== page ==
I’ve been lucky enough to have some wonderful mother figures, in addition to my own mom, who have helped guide me on my journey through life. One of the most influential of these women was my maternal grandmother, Beverly, affectionately called Grammie by her 8 grandchildren. She taught me so much during our 27 years together including what it means to be strong, that it is ok to stand firm in your beliefs, and that laughter really is the best medicine.
My Grammie was a fighter right from the start. She was born prematurely, weighing only 2 lbs at birth. She also battled (and beat) cancer numerous times during her lifetime, among other life threatening illnesses. How she dealt with these hardships is what exemplified strength. She was armed with a positive attitude and knowledge. When the doctors diagnosed her with something, right away she was doing medical research of her own. She didn’t sit around feeling sorry for herself that is for sure.
Standing Firm in Your Beliefs
When Grammie felt she was right about something, there was no convincing her otherwise. We used to joke that this was the stubborn Irish in her. I remember her telling me a story about how when her 3 daughters (one of which is my mom) were teenagers, she participated in a summer program for inner-city kids. She welcomed two boys into their home every day from 9am until 5pm for an entire summer. This was also during a time when racism was still very common. She told me that after the boys began visiting their home, many of their neighbors refused to let their children come out and play. Some never spoke to her or her family again after that. Even her own parents questioned why she did it. She knew in her heart what was right. It may not have been the easiest path to choose, but she walked it regardless. I don’t think I had ever looked up to my Grammie more than I did after she told me that story.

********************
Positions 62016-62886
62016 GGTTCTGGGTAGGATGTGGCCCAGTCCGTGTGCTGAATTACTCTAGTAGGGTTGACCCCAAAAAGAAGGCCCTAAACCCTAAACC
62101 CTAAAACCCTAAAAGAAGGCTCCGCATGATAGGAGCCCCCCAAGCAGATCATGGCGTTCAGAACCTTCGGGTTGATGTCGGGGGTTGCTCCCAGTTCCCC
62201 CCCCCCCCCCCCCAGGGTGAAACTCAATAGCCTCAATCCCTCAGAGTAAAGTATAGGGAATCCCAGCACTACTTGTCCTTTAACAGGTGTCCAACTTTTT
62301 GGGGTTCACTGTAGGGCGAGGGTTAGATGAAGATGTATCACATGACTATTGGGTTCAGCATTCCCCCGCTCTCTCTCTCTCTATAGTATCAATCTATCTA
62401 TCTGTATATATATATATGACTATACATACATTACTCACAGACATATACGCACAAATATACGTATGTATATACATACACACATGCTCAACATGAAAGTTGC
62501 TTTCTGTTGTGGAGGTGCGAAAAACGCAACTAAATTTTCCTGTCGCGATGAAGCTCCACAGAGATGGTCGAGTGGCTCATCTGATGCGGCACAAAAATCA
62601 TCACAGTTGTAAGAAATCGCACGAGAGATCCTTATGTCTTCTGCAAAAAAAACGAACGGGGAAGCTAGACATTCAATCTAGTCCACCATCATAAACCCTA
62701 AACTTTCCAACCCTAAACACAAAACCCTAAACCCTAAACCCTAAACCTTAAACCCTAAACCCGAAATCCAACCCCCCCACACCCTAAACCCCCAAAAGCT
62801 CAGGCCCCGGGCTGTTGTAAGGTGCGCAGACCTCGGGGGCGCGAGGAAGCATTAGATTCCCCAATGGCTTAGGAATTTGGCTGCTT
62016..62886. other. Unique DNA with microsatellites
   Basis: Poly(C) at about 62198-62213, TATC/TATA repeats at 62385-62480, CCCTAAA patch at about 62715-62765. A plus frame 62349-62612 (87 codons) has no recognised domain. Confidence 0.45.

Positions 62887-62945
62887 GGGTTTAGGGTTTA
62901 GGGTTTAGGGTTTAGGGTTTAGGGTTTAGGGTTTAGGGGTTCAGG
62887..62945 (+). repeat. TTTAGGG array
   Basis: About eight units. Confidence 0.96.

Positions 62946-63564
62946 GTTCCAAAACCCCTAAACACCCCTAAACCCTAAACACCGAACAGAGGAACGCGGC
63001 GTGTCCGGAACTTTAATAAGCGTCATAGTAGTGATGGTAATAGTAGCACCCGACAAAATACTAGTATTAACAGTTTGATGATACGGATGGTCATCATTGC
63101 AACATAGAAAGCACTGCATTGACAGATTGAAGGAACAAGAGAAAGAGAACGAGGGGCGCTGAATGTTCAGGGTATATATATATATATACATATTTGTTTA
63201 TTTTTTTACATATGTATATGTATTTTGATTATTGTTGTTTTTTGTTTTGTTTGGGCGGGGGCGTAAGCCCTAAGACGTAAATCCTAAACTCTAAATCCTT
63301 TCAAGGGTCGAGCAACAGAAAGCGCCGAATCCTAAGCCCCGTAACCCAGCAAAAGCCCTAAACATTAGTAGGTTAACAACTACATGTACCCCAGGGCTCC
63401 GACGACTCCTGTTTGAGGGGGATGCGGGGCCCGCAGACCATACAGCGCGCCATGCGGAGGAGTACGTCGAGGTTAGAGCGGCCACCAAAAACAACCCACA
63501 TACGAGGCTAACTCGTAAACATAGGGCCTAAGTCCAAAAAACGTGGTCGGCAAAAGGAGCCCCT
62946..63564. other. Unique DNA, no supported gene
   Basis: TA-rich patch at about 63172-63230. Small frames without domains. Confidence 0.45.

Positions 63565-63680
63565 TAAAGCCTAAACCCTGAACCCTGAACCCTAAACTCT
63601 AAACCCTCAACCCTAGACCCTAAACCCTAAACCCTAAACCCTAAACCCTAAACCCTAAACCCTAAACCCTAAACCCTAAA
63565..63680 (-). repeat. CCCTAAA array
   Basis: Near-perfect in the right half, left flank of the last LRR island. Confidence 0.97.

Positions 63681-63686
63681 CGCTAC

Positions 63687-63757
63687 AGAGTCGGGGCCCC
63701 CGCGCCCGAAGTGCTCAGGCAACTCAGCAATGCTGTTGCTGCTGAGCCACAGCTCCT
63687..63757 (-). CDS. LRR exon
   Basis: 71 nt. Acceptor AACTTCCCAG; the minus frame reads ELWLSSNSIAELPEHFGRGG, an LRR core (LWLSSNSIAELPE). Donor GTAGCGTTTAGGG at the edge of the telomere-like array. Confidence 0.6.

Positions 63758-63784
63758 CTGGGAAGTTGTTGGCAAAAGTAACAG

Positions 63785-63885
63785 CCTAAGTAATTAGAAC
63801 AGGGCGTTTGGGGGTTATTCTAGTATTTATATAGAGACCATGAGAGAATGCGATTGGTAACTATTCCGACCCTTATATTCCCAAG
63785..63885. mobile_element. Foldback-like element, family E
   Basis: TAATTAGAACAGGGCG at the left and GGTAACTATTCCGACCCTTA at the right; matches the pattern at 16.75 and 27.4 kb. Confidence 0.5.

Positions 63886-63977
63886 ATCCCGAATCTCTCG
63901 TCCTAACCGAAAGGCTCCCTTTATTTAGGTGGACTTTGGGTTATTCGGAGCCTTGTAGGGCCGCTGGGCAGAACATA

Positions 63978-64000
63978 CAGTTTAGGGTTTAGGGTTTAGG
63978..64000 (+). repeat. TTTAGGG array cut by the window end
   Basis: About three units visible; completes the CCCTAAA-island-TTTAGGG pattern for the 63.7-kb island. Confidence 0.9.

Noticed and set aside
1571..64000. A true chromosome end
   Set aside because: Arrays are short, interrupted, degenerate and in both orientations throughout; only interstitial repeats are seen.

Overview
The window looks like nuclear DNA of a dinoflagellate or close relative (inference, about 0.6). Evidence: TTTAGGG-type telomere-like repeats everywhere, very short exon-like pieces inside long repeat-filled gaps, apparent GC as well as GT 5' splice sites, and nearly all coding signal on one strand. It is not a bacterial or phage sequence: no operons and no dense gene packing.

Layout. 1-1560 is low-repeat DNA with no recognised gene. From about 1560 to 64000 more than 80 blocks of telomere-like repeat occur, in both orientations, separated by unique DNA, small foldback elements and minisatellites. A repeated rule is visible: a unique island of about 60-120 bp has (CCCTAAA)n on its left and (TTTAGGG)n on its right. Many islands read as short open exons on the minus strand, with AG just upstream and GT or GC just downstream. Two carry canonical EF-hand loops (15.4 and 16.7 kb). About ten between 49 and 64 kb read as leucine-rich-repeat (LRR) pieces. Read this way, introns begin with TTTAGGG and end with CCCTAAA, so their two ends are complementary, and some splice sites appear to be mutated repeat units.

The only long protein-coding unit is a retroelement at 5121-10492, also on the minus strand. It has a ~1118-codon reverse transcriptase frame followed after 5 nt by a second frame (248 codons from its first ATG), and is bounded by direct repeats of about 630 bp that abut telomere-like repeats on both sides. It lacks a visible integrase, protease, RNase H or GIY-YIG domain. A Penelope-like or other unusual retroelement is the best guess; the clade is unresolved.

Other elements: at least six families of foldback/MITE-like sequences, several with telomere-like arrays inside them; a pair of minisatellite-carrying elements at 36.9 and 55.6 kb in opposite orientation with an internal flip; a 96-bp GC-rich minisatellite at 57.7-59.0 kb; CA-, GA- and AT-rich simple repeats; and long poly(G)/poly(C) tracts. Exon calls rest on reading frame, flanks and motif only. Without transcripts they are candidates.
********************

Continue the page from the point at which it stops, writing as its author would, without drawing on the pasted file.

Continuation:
Having a Sense of Humor
Grammie had a wild sense of humor. I remember watching her laugh so hard she would have to remove her glasses to wipe the tears from her cheeks. One of the many funny stories she shared with me about her childhood was how when she was either seventeen or eighteen years old, she managed to get almost all of the students at her school to skip school and go to a Burlesque show in Boston. She told me that even the teachers thought it was hysterical and wondered how she was able to get the whole school to go.
She wasn’t afraid to laugh at herself either. I’ll never forget her (while she was sixty-something years old) showing me bruises all over her stomach, while laughing and telling me about how she put the treadmill speed up to high, tripped, and flew off of it. It was like something straight out of a sitcom. I’m convinced that it was this sense of humor matched with her positive attitude that enabled her to beat cancer time and time again.
I miss her a lot. She was my celebrity-gossip-show-watching buddy (Inside Edition and Entertainment Tonight were our favorites). She was someone I could share my problems with and go to for advice. She was someone who had so much faith and confidence in me. Although she is no longer with us, her spirit sure is. It’s in her lessons and stories that she shared and that, one day, I hope to pass along to my daughters as well.